Football in Russia

When the USSR broke up into 15 different countries, the once renowned sports structure of the union collapsed. Football was the most popular sport in the Soviet Union. While the national teams and the clubs used to be linked to state institutions or mass organizations, in 1991 they became private enterprises. Just like in many other spheres of business, corrupt and sometimes bloody division of power began. Furthermore, many teams of the erstwhile Soviet Top League, which was once considered to be one of the strongest and was able to compete with those of England and Italy, were now divided between the national football associations of the newly independent republics. Many of the top brand names lost their financing from the government and were left to rot, waiting for some forms of sponsorship. Citizens of Russia are interested mostly in the national team that gets to compete in the World Cup and the European Championship, and in the Premier league, where clubs from different cities look to become champions of Russia. There are also competitions considered less important, such as the Russian Cup. Some of the most famous clubs include Spartak Moscow, Lokomotiv Moscow, CSKA Moscow, Zenit St. Petersburg, Dynamo Moscow and FC Torpedo Moscow.

Due to the large extension of the country, the top Russian division and its European-based clubs have often had problems adjusting to having to play clubs from Siberia, particularly those from the Far East, such as Okean Nakhodka, Luch-Energia Vladivostok and SKA-Energia Khabarovsk. Although it is very rare that a Far Eastern club competes for the Russian league title or spots in UEFA competitions, European-based teams often complain about lost matches due to jet lag or other such factors.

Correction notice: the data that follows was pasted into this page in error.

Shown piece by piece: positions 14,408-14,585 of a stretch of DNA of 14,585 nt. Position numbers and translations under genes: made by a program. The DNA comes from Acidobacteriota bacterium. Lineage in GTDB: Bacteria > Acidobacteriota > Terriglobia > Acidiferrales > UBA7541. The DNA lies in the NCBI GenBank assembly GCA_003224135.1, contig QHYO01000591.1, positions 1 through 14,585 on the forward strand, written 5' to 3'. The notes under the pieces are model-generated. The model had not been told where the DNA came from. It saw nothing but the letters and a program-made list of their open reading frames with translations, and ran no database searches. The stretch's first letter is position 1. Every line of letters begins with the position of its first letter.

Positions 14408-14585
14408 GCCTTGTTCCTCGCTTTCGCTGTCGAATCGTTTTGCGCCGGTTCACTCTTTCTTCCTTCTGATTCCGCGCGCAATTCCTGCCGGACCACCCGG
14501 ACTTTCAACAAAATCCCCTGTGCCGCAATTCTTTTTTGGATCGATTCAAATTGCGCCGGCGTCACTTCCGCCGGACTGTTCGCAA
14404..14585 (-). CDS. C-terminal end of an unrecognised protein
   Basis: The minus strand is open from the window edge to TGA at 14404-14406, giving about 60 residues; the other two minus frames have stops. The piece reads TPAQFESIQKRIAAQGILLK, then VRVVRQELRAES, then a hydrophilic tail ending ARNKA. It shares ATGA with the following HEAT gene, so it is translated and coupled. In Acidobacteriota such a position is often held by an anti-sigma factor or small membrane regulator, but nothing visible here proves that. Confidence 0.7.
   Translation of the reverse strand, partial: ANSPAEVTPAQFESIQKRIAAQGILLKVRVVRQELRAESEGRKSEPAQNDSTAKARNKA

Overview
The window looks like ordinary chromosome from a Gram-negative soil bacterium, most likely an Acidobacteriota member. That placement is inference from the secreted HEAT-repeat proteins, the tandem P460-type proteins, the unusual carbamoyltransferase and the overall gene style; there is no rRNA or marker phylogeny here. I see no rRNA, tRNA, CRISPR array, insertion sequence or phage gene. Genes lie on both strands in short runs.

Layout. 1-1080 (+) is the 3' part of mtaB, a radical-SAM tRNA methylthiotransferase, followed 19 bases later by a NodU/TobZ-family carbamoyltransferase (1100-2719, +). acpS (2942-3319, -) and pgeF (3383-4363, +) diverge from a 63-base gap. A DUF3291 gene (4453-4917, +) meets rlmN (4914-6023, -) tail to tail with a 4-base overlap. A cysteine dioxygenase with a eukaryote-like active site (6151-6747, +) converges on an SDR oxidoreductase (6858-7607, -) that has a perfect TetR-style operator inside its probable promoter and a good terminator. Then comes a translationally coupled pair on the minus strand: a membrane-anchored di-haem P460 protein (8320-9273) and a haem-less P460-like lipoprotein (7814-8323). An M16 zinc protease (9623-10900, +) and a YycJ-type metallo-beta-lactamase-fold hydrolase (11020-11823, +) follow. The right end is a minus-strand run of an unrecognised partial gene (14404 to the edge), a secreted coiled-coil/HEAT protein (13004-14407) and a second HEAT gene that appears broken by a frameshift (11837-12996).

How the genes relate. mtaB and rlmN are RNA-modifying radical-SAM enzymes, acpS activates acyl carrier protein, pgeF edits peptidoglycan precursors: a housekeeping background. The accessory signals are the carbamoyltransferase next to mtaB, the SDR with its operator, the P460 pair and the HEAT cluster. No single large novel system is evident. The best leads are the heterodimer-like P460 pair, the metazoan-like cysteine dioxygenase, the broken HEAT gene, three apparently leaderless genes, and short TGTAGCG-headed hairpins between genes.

Today, football is the number one sport in the country. A very high proportion of men are interested in it to a certain extent (and many children play it regularly) and women also join men when it comes to the national team. The Russian league is rapidly regaining its former strength because of huge sponsorship deals, an influx of finances and a fairly high degree of competitiveness with roughly 10 teams capable of winning the title. Many notable talented foreign players have been and are playing in the Russian league as well as local talented players worthy of a spot in the starting eleven of the best clubs. The relegation battles are also competitive and considered very exciting.

The Russian national team gained attention when they beat traditional European powerhouses The Netherlands 3-1 in the Euro 2008 quarterfinals before losing to eventual champions Spain. Nevertheless, four players made the Team of the Tournament. Some players such as Andrei Arshavin and Roman Pavlyuchenko earned big-money moves to the English Premier League after impressing at the tournament.

Thus now the Russian Premier League are among the best in Eastern Europe, as evidenced by recent victories in the UEFA Cup (CSKA Moscow defeated Sporting CP in the 2005 final and Zenit St. Petersburg earned a victory over Rangers F.C. in the 2008 UEFA Cup in Manchester) and also claimed the UEFA Super Cup in a 2-1 win over Manchester United.